By the time I was twenty I knew Hope found life with me hard. She would turn up sometimes to see me, when I was in a concert or handed in an essay that received positive comments from my tutors, or when I had a picnic on the river friends. Hope came for these times, and lingered a while beyond. I loved times with Hope. But Hope didn’t stay. She would take long trips, especially in the winter when the sun didn’t come through the grey clouds, and the mornings and evenings were dark and cold. It was hard without Hope. I relied on my hot water bottle, extra jumpers, socks and the comfort of bed to read or sleep, while Hope was away. I didn’t want to go out without Hope; I didn’t want to do anything. She would pop in from time to time, and sit on my bed, next to me, just so that I would know she was there. I think she wanted to stay. I just don’t think she could.

Life was hard without Hope, so I decided to work at making her stay. I watched her closely. If she moved towards the door, I took her hand and led her back towards me. If she looked out of the window, I distracted her by creating a picture with my oil pastels or walking in the park to see the squirrels I knew that she loved. I arranged to see more friends, to go to the cinema, cook, travel and explore the world, organising lots of things I thought would make being with me more desirable for Hope. I wanted Hope to stay.

Image: Hey Miss Awesome

Life events tested me to fight for Hope. At twenty four a great friend died and my father got cancer. I asked Hope to stay, small as she was, quietly in a corner as I grieved and worried. I whispered to her, “Please stay,” on days when I stayed in bed. Slowly my whisper became a voice and I started to find happiness again, hand in hand with Hope. I got my degree and a new job; I met a wonderful man and we fell in love; I got another new job (a better job, though a harder job). Hope remained, watching me rush through into new things and exciting experiences.

Image: Love this

I was afraid Hope might leave again, as the changes – happy and sad – brought my anxieties and worries back. I worked again to keep her, making more friends, socialising, doing, working, walking, and filling every moment of the day with something that would keep Hope with me. I bundled memories of rest days, calm and quiet under the duvet where I had warmed myself, rushing forward into everything clinging on to Hope to stay.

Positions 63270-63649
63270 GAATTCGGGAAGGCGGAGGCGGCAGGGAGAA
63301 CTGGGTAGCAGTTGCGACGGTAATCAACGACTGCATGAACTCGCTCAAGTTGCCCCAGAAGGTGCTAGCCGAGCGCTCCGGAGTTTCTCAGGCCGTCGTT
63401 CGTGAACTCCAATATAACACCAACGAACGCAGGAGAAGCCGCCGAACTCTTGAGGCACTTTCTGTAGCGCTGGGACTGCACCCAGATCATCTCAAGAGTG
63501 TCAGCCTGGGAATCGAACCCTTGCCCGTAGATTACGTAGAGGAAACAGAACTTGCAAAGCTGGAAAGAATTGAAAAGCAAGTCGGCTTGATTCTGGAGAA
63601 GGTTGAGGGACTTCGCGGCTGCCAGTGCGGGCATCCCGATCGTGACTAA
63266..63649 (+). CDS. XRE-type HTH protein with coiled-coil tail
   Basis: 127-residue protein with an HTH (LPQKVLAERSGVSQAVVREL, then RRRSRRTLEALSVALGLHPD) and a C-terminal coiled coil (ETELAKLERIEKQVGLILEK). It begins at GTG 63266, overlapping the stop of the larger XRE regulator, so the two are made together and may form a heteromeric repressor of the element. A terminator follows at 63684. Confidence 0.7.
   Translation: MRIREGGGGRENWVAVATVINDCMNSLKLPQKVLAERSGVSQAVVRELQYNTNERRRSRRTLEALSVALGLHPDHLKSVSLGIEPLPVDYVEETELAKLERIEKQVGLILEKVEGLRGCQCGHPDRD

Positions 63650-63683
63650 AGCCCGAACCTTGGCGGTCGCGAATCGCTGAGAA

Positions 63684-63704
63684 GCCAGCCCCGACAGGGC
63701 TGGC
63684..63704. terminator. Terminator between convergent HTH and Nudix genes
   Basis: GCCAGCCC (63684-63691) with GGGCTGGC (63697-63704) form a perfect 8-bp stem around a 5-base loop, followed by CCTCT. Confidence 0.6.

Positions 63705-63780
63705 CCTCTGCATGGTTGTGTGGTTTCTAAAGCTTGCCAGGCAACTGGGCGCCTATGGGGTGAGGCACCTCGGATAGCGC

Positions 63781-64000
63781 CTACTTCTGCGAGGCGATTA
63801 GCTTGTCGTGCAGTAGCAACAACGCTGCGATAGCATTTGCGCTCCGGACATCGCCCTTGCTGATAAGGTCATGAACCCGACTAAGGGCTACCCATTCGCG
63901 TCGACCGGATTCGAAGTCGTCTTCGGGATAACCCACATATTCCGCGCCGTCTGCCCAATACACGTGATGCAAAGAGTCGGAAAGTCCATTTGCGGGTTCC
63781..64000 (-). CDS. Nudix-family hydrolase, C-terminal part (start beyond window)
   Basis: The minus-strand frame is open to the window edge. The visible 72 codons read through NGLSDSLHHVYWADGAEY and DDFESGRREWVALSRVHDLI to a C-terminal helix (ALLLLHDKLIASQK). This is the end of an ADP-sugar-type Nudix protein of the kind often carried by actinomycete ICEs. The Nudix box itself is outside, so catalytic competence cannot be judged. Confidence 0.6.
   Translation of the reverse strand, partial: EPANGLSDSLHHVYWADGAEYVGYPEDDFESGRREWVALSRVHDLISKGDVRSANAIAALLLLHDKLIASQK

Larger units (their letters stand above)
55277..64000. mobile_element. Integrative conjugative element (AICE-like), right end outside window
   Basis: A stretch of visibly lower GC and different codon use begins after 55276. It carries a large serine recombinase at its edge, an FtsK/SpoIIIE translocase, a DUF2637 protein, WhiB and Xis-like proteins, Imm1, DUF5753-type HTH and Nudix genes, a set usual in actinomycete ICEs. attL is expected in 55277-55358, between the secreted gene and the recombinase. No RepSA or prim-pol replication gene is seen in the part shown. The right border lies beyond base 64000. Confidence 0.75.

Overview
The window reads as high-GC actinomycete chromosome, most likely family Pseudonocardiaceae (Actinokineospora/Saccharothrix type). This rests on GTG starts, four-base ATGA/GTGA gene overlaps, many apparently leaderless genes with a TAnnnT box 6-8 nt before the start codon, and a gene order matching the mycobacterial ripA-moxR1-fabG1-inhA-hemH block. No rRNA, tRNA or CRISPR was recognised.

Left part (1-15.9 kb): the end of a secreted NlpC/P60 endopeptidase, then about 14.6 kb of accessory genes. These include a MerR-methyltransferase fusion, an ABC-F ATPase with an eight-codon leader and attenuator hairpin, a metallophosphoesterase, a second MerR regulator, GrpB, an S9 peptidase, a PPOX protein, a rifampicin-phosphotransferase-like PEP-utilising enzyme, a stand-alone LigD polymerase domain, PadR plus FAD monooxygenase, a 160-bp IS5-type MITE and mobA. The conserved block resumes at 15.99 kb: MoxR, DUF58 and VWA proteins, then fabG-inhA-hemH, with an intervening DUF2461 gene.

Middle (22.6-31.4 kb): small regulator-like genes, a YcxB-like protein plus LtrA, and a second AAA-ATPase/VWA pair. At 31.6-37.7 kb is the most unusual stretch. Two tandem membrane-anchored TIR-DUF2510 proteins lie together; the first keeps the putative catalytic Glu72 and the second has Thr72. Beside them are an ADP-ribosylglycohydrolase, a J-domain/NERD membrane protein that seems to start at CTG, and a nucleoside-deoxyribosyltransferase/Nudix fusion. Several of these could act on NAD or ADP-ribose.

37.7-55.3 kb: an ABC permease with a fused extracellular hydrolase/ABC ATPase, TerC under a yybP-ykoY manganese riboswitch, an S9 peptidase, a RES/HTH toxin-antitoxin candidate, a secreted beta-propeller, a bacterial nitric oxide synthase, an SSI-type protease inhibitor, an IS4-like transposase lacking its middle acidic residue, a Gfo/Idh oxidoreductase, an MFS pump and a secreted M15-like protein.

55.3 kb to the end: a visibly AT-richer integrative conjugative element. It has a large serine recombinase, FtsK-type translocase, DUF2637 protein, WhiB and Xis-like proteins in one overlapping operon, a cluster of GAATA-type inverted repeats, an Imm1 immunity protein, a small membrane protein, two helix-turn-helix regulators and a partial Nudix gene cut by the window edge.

Image: Negatives are taking over

But I failed. I couldn’t keep Hope and myself in this way. In the spaces between this new different life of work, love, new (and old) friends and new city, the quiet moments were dangerous. I saw that I was tired. Smiling pained me. I wanted my mouth to droop into expressionlessness. I preferred isolation and sleep to any alternative. A fog of numbness filled my head with its heavy coldness, which flowed into my sinuses, my cheeks, my ears, down to my neck and through my body to my leaden feet. It weighted down my limbs, pushing me back into bed as I tried to get up. The fog took away my taste buds for food I ate with friends I had no energy to see, which I wasn’t hungry for. Surely my friends wouldn’t want me anyway. I was worth nothing like this. Without Hope. I went back to the doctor, again. I cried. “I have lost Hope.” My nights were wakeful, though all I wanted was to dream away these difficult days. I watched for Hope to come back, but all I saw were shadows of her. Wisps of something close to nothing. Not Hope.


Today, Hope has run away from me again, and I can’t find her. I should be better at looking for the signs that she’s about to bolt, really, after twenty years of living with her, here and there, from time to time. I’m feeling heaviness again; I cannot sleep; I don’t want to eat or see people. But I do. I do because I know that the only way to find Hope is to believe in her. I see people when I can. I eat things I know I like even if I cannot taste them. I run in the park looking for the squirrels Hope and I both love. I take my medicine. I go to work. I write. I try to be kind. I love my husband. I live.
I have succeeded at work despite losing Hope at times. I have achieved more things than I thought I could. I have grown. I have railed against the people who don’t understand depression; what life without Hope feels like. I tell them they are not alone. I stand up believing in Hope even when she is barely a memory to me. Please believe in Hope. Hope is there for you, even if you have to work to find her.


I believe that I will find Hope and that you will too. The wisps will become shadows, which will grow darker and more substantial. At last, tiny, but real, Hope will appear. And I will welcome her again, be kind to her and try to keep her with me, always.


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1 comment:

  1. oh my, what a touching and heartbreaking post. I am so very sorry for your loss.....your sadness comes through so clearly and across the world, I grieve with you. Hope <3